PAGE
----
Directed by #WooPingYuen
Master Z picks up right where Ip Man 3 left off. Cheung Tin Chi (Max Zhang), still emotionally beaten down after losing his fight to Ip Man, contents himself with living a quiet life with his young son. He has traded in Wing Chun and his martial arts school for a grocery store and what passes for domestic bliss.
This being a martial arts movie, Cheung’s serenity doesn’t last long. He quickly finds himself up against feuding gangsters, local police and their bullying colonial counterparts. When tensions escalate, Cheung’s store goes up in flames, and he and his son move in with sympathetic bar owner Fu (Xing Yu) and his sister Julia (Yan Liu).
For its simple setup, if anything Master Z suffers from too much world-building. The franchise spinoff lacks the compelling history of characters like Ip Man and Bruce Lee, which wouldn’t have to be a problem if the script didn’t insist on so much rote backstory and twists and turns that don’t really go anywhere.
Thankfully, Master Z comes alive during the fight scenes. Director Yuen Woo-ping, who also worked on fight choreography for Ip Man 3, confidently cycles through tense, simmering send-ups to slapstick to death-defying brawls. Each fight has its own emotional character, and taken together they serve as a refreshing reminder that fast-paced action can still be intelligible. It’s amazing what directors can do with choreography when they don’t need to compensate for poor fighting skills or excessive CGI.
Another highlight is Dave Bautista as Owen Davidson, a foreign businessman whose dealings are less savory than the restaurant fronting them. Despite his hero status in the Marvel Cinematic Universe, Bautista has managed to keep an air of unpolished menace to his characters. (That’s not a dig against certain other comically large wrestlers-turned-actors, but it does allow Bautista to carve out an interesting corner for himself even if he continues down a path of big-budget stardom.)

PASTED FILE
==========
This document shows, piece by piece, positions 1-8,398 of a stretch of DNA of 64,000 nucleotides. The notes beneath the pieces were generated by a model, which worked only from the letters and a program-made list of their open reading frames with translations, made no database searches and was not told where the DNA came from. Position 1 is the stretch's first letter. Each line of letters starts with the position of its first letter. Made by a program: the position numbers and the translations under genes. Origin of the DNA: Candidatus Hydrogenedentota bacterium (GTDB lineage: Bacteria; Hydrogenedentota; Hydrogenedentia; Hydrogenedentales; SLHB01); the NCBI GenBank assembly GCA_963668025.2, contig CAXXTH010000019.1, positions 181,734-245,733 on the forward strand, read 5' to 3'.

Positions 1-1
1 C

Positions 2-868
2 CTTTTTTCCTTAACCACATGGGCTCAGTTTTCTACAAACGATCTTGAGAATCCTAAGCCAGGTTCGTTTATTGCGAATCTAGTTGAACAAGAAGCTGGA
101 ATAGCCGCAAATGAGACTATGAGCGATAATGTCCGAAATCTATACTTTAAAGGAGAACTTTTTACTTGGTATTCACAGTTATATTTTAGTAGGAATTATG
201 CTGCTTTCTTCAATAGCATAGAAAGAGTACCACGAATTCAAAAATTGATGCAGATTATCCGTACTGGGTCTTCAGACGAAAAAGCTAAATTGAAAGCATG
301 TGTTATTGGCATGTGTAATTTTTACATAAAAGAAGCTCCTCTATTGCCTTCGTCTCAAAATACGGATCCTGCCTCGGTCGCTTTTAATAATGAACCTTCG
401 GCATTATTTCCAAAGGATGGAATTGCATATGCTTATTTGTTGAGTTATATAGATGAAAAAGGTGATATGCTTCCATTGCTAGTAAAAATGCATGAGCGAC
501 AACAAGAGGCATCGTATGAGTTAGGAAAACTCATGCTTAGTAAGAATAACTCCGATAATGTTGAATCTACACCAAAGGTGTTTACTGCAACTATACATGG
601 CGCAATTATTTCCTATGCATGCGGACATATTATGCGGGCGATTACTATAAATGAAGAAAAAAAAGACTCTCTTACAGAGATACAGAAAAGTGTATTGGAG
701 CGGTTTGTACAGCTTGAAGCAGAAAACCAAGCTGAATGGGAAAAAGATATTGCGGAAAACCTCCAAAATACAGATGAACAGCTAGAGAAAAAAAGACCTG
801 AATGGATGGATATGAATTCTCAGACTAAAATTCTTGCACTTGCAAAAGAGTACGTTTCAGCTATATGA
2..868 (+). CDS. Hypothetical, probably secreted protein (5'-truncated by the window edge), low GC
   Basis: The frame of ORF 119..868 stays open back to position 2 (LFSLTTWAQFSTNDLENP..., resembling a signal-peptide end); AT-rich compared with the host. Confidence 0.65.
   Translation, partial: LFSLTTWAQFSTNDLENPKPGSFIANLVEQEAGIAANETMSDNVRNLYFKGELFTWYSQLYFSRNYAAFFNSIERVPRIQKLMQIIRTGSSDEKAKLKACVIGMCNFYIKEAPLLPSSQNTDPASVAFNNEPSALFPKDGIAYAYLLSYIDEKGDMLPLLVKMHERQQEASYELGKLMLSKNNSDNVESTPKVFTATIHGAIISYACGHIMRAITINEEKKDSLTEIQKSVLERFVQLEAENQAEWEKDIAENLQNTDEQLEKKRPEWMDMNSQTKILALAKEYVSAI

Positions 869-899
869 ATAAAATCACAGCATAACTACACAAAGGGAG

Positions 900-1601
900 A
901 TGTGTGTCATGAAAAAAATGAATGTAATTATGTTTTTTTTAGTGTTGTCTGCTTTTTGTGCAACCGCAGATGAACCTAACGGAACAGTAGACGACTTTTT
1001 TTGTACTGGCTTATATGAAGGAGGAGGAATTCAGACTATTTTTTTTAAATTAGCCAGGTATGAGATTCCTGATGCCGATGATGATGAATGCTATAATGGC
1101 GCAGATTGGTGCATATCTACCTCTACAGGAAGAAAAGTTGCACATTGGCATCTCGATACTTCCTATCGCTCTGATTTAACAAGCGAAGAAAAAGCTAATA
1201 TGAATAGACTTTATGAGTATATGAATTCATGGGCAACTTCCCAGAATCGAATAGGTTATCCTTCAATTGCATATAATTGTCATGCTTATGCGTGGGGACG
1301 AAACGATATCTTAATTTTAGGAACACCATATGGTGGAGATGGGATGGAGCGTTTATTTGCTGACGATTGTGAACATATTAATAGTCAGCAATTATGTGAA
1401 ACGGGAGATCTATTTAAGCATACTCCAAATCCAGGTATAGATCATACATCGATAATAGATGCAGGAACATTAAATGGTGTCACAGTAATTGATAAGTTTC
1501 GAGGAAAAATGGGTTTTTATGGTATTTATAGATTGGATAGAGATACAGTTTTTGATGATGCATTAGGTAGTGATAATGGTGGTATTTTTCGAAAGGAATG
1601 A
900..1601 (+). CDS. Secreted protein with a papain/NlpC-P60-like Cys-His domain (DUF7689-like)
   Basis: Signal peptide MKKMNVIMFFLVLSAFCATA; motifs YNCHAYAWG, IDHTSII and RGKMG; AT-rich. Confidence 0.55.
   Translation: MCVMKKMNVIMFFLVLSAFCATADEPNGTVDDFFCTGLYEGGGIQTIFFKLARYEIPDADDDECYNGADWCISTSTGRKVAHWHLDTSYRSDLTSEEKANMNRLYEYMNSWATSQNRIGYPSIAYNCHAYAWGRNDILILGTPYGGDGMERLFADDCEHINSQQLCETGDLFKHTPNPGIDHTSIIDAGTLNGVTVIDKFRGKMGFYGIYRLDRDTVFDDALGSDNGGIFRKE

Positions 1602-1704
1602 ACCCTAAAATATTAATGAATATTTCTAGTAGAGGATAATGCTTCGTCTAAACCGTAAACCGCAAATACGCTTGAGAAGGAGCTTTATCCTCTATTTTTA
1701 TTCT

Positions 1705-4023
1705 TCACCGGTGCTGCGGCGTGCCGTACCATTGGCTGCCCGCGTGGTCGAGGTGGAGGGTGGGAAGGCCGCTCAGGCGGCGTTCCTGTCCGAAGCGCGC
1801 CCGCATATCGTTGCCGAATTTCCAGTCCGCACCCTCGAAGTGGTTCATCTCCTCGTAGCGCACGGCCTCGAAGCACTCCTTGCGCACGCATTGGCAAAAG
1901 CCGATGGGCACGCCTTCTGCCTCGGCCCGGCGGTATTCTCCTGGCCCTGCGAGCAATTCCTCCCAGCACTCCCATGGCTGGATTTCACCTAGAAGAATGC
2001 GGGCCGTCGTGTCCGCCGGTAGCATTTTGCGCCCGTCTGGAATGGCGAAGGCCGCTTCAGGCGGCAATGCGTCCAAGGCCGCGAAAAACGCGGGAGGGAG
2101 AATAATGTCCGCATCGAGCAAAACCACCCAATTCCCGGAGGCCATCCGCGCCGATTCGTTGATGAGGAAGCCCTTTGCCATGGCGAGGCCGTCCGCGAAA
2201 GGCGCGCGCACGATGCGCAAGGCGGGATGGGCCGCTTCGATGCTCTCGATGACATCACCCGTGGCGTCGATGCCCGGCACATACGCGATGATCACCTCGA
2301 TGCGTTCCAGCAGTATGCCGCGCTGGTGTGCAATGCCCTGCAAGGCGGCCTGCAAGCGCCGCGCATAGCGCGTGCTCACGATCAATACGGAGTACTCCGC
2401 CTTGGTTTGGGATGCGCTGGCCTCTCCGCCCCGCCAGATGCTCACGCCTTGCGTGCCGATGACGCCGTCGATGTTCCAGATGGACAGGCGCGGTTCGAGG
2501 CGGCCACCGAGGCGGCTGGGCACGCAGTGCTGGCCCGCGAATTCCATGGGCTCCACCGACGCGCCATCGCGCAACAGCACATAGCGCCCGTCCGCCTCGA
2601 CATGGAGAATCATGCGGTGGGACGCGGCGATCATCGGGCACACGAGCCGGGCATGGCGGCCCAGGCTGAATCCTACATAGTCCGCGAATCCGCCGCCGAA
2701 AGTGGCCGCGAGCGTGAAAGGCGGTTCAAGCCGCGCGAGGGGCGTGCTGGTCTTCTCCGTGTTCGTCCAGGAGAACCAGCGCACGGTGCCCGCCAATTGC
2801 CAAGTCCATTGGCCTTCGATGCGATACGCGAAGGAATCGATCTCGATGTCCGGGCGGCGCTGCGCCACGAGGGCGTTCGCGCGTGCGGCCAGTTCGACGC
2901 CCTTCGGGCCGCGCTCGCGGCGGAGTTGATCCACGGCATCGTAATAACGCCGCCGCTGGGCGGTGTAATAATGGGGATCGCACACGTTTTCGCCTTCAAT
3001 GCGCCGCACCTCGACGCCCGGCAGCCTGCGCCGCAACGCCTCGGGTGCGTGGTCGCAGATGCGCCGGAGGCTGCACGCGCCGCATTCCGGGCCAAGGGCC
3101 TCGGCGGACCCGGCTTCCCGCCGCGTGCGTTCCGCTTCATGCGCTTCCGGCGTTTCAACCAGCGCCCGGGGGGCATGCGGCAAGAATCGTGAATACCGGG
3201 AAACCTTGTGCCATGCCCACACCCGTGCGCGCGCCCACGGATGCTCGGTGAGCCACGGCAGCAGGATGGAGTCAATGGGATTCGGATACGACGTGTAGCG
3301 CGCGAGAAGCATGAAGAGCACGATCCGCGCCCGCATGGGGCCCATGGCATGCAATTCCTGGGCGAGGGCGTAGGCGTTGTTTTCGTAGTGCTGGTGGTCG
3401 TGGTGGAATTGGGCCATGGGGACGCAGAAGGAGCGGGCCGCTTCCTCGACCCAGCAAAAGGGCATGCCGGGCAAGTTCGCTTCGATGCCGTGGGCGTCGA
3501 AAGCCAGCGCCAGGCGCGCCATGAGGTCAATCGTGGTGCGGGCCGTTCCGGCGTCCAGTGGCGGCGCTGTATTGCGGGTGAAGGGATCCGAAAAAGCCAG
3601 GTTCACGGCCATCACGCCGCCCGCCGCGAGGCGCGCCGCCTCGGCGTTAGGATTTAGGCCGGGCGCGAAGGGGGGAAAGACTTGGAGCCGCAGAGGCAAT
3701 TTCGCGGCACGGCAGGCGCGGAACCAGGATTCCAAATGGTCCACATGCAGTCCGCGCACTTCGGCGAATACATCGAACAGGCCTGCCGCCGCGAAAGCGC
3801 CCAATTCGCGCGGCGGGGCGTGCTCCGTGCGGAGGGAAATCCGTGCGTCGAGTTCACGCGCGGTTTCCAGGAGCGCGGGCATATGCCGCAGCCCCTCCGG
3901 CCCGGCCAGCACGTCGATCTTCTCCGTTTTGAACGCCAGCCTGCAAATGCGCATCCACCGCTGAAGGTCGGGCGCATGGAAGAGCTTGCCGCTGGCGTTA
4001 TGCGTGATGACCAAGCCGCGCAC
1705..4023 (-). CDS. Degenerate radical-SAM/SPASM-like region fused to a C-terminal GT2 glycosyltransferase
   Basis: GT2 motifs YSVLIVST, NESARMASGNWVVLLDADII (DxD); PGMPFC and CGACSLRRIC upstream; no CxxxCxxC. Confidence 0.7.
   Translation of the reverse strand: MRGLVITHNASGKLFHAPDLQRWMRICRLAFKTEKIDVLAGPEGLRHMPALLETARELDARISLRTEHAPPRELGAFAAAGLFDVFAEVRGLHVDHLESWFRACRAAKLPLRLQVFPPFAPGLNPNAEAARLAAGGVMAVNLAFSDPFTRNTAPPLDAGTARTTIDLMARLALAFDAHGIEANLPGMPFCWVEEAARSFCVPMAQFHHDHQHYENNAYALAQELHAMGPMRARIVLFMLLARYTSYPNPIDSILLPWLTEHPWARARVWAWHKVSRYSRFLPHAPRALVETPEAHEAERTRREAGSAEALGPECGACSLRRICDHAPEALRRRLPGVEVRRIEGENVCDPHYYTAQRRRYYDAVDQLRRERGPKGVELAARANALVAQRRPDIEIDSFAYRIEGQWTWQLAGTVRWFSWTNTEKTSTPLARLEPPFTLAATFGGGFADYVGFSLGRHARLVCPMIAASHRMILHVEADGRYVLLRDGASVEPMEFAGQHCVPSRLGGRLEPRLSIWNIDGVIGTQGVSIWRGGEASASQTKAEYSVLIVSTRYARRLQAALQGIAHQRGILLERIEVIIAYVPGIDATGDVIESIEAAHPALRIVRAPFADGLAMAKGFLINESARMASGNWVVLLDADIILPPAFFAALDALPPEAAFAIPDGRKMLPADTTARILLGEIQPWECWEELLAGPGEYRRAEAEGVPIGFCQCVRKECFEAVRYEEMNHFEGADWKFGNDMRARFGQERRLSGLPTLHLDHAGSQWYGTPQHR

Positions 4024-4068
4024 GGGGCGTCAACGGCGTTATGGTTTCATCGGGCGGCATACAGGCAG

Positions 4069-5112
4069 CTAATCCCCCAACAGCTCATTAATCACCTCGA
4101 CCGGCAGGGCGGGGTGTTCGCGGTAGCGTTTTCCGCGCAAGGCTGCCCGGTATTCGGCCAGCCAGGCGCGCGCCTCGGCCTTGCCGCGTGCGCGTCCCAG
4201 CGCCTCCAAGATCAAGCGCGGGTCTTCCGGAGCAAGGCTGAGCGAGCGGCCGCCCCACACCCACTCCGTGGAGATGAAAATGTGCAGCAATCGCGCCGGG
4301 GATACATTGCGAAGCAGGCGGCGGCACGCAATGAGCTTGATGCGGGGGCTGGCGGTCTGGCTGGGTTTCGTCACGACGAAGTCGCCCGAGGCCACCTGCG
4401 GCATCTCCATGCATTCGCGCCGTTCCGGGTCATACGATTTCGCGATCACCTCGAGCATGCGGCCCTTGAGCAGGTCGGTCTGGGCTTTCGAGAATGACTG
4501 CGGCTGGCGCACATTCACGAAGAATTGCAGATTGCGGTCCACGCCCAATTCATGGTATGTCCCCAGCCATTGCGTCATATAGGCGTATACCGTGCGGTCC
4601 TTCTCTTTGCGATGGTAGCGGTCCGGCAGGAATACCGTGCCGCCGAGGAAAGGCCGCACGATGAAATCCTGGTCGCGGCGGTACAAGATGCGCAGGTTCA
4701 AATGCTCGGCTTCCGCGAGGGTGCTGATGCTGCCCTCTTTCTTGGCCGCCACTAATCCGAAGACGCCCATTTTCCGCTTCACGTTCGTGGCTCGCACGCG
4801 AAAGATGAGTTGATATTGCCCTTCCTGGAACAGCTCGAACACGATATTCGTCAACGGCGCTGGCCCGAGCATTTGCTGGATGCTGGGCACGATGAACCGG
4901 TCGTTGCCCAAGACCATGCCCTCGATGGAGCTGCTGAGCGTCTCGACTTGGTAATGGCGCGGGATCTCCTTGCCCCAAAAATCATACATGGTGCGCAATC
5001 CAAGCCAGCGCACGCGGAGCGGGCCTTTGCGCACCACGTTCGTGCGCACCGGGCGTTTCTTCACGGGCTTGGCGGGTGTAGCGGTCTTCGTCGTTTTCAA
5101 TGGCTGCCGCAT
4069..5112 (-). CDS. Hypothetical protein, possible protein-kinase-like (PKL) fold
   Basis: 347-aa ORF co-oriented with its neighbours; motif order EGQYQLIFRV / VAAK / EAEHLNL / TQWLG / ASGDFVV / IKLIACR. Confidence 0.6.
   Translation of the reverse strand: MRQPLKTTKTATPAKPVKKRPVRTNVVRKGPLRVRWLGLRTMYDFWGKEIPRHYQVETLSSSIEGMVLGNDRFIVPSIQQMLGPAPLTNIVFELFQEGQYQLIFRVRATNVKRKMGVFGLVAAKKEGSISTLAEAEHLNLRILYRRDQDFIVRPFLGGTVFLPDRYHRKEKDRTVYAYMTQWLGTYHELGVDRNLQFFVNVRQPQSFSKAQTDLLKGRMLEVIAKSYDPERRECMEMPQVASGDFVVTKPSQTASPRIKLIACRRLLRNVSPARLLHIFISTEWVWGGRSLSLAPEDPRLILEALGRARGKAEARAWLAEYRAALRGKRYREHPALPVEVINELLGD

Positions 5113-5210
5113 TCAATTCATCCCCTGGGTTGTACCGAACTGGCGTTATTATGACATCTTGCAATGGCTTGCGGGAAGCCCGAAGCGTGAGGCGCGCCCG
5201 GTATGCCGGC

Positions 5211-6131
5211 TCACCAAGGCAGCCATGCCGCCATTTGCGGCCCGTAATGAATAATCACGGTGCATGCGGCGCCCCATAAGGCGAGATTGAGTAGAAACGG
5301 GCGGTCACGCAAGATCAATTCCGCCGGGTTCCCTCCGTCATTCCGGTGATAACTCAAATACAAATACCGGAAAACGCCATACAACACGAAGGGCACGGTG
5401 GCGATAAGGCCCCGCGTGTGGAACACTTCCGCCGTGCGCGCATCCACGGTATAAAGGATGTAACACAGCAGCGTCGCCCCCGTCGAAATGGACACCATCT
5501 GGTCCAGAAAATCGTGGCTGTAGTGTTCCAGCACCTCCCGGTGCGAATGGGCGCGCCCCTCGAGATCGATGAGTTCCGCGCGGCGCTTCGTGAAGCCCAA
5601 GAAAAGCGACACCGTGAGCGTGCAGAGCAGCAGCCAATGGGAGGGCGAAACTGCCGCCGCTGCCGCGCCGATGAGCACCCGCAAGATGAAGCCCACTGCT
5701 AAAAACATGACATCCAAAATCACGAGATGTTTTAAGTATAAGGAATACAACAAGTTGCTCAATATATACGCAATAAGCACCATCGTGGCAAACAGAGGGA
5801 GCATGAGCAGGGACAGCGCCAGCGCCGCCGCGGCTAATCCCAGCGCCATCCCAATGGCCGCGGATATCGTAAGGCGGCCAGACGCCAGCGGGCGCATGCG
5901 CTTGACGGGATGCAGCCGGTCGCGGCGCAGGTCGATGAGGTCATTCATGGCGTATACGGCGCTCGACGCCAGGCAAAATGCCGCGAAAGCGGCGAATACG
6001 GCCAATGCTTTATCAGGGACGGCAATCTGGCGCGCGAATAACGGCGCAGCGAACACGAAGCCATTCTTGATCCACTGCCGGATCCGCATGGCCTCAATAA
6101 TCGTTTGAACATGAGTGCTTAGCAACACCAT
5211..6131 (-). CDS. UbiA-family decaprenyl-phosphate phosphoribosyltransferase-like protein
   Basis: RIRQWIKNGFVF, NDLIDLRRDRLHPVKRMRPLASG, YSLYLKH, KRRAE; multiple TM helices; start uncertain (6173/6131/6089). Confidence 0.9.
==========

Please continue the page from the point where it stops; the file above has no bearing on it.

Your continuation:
Action royalty Michelle Yeoh and Tony Jaa round out the cast—Yeoh impeccably so as a sharp crime boss, and Jaa all too briefly as one of her hired guns. But for all its machinations, Master Z at least continues the franchise’s deftness at homing in on a message and beating it into you. Master Z is about as family-centric of an action movie as you can get when the subject matter includes limb removals, drug overdoses and the legacy of colonial corruption.
Cheung finds the redemption that eluded him as he goes from everyman to superman for the sake of his son. His story might no longer be the stuff of legends, but Master Z suggests that such a life is equally worthy of celebration. Or, at the very least, a worthy spinoff.